Stu McLean, 34, didn’t see his heart attack coming. It came out of nowhere. There was no family history of heart disease, and being a college hockey coach, he was active and healthy. In the days before the attack, McLean admits he felt “a little off,” but he played hockey the day before the attack and went for a run on the day it occurred. McLean recalls that while running, his chest began to burn, as if he had pneumonia, but he wasn’t concerned. It was while eating at a restaurant with his daughter later that evening — when he was having “bad heartburn” and broke out in a cold sweat — that McLean knew he should go to the ER.
In McLean’s own words:
I have “white coat syndrome,”— an increased blood pressure due to anxiety whenever I visit a doctor — so it wasn’t easy for me to go for help. Once I was at the ER, things happened pretty quickly. The staff took my blood pressure, which was extremely high. Then they gave me a nitro patch and drew blood that showed increased stress levels on my heart. An X-ray and CT scan didn’t show any problems, but I was admitted to the hospital for observation. The next day, I had an echocardiogram that showed nothing wrong. It was a medical stress test that showed there was an abnormality.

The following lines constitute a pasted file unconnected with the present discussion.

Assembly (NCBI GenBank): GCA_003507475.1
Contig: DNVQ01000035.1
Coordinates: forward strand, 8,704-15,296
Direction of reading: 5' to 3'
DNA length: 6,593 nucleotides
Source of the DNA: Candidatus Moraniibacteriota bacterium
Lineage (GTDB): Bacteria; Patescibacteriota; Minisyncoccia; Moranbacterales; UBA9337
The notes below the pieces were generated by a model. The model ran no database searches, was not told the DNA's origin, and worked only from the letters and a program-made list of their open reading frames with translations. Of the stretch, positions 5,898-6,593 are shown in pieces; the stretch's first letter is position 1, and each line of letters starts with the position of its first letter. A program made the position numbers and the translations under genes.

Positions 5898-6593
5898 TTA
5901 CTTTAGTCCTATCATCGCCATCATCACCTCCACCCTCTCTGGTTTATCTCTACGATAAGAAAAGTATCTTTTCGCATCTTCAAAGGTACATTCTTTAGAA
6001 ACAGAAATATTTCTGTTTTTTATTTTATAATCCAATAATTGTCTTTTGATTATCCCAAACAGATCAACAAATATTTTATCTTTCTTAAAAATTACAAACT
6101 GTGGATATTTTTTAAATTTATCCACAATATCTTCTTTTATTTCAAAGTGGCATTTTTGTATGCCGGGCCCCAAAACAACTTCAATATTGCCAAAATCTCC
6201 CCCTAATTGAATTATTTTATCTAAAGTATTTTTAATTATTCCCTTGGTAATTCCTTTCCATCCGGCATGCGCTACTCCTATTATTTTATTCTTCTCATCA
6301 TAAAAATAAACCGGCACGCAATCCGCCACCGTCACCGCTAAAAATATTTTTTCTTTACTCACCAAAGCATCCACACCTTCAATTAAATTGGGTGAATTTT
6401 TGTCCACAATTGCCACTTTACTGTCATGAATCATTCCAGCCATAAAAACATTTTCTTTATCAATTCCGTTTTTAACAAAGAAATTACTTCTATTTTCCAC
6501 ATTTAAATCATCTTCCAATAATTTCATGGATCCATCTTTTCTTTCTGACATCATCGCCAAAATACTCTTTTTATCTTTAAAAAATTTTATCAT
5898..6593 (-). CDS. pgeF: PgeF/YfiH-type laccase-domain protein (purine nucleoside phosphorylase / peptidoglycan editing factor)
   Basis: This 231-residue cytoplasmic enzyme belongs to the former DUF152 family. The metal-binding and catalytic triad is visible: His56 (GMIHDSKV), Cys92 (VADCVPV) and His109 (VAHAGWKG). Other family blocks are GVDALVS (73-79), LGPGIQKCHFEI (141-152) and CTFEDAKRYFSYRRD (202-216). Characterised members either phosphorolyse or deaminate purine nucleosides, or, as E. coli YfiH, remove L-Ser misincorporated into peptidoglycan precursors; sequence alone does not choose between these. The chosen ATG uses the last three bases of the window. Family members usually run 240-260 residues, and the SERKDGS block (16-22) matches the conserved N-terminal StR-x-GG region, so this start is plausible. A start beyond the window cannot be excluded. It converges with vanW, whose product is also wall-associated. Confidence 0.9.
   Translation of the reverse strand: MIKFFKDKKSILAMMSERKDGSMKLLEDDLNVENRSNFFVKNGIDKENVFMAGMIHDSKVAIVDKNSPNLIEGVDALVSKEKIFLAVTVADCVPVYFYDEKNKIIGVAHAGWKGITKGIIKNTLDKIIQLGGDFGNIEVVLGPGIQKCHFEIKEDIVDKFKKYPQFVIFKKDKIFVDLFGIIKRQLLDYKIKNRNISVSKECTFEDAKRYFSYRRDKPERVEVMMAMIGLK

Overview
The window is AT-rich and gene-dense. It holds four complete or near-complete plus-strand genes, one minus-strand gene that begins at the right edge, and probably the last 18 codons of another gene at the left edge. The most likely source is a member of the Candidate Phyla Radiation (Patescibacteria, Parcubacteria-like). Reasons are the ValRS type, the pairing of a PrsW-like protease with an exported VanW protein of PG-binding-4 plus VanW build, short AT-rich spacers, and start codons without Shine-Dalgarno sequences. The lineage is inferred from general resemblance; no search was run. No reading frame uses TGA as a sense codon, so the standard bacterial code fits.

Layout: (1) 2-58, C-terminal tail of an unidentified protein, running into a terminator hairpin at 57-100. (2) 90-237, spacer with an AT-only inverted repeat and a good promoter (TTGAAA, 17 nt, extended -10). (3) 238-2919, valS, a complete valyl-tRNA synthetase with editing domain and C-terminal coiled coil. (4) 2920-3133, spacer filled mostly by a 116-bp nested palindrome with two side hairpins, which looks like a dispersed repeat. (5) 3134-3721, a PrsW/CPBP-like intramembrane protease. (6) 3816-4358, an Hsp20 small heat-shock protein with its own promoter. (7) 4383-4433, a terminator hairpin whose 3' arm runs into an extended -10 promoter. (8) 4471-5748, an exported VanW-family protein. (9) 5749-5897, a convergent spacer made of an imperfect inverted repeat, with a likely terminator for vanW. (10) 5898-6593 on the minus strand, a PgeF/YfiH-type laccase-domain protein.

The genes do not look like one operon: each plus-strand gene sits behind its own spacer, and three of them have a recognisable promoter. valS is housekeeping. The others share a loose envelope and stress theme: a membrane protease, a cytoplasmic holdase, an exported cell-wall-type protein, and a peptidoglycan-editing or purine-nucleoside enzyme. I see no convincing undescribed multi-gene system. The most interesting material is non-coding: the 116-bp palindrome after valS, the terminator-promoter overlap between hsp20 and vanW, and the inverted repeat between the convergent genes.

That’s when interventional cardiologist Kristopher Selke, MD, scheduled me for a heart catheterization, which revealed a blood clot in my artery that was 95 percent blocked. During the catheterization, I was sedated pretty heavily, but because the team needs to ask you questions, you are semi-awake. I remember the procedure, and I could feel the catheter, but there was no pain.
Once they found and removed the clot, Dr. Selke said I needed a stent that would keep the artery open. It was a brand new dissolving heart stent that would be absorbed by the body in about three years. It was the latest technology, and I would be the first person in West Michigan to receive it.
The care I received at Mercy Health was amazing. I’m a strong Christian, and my faith is important to me. The chaplain came and prayed with me and over me before my procedure. He met my parents when I was in the hospital. My father has since passed away, and word got around the hospital about his death. I received flowers and a note of condolence from my cardiologist and his office. When the chaplain happened to see me in the hospital on my way to a follow-up visit in early May, he gave me a prayer blanket to give to my mom because he knew she would be sad without my dad on Mother’s Day. The people at Mercy Health have become a part of me.
I trust Mercy Health with my cardiac care because their cardiology teams came together to discuss my case and to determine what the best option would be for me. The cardiac rehab team was phenomenal too. They went above and beyond. They knew me as a person — I wasn’t just a number. They made me feel like family.
It’s that kind of experience that sets Mercy Health apart. Everyone wants to know your story.
Learn more about the naturally dissolving heart stent and Stu’s story.